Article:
Born in Toledo, Ohio, Notaro always had a knack for making things with her hands.
That age-old art of hand working prompted her to open her own business and share her joy of knitting, spinning, weaving, hand-quilting and crocheting.
Notaro met others with the same interest and started going to classes and workshops around the area.
When the economy goes south, people tend to make more things by hand than running to a store plus it’s therapy, she said.
“Their doing something with their hands and it keep their minds off their problems,” she said.
Cleo Metcalf, a member of the Twisters, Sisters & Misters, brings his old wooden Ashford Joy spinning wheel to the event each year to show off his spinning talents.
“I’m always glad to help out the mansion,” he said. “ I’ve lived 5 or 6 miles from Kokomo all my life. This place is amazing with all the history and the woodwork.”
All of his life, Metcalf wondered how wool sweaters, gloves and other clothes were made.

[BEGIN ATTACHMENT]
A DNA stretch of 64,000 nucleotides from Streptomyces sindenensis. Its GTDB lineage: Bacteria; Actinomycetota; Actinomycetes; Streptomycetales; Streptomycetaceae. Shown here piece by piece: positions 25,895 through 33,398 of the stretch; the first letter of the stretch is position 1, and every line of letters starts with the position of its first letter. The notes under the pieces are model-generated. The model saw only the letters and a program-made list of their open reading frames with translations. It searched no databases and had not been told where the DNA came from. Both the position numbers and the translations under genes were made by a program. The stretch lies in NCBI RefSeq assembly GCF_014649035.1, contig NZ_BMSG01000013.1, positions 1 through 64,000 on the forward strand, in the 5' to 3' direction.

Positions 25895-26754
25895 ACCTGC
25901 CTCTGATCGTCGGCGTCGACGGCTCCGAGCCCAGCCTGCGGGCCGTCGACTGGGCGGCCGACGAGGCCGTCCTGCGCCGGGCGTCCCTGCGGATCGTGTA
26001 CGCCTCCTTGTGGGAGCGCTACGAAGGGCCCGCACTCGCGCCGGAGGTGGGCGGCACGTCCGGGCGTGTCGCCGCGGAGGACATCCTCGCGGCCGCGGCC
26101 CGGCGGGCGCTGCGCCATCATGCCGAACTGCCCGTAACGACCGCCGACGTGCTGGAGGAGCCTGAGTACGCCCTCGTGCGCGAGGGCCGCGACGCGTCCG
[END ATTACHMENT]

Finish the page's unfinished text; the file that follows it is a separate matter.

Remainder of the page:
That curiosity drove him to learn how to spin wool and make garments for himself.
“I’ve been doing this for 15 years,” he said. “I go to the Howard County Fair every year. I used to go to Connor Prairie, but I’m getting to old to travel. I still spin around here on different occasions.
‘You can make about anything — sweaters, socks, gloves,” he said. “I’m making an afghan.”
Metcalf is one of about 30 to 35 members of the club that meets from 7 to 9 p.m., the third Tuesday of each month from September to May at the Galveston Community Center.
Patty Callahan of Kokomo Knit Wits said the best part about the workshop is people can sit in on the demonstrations at the mansion, then walk over to the Elliott House and buy a kit to take home and do it yourself.